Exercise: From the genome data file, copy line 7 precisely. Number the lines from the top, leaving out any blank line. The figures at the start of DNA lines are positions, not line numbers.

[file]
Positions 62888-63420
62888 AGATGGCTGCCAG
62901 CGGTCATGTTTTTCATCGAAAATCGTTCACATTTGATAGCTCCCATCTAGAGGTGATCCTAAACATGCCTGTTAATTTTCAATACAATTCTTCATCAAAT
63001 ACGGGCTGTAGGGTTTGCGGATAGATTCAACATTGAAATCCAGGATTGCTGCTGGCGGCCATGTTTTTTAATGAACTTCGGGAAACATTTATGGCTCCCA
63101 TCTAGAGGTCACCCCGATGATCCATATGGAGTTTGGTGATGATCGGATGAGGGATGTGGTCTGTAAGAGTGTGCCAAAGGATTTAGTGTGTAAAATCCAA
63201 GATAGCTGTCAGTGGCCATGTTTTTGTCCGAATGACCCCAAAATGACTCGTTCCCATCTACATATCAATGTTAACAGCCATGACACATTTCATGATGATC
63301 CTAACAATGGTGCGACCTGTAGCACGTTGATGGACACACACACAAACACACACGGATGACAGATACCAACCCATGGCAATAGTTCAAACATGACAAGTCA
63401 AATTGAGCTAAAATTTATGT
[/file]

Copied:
63301 CTAACAATGGTGCGACCTGTAGCACGTTGATGGACACACACACAAACACACACGGATGACAGATACCAACCCATGGCAATAGTTCAAACATGACAAGTCA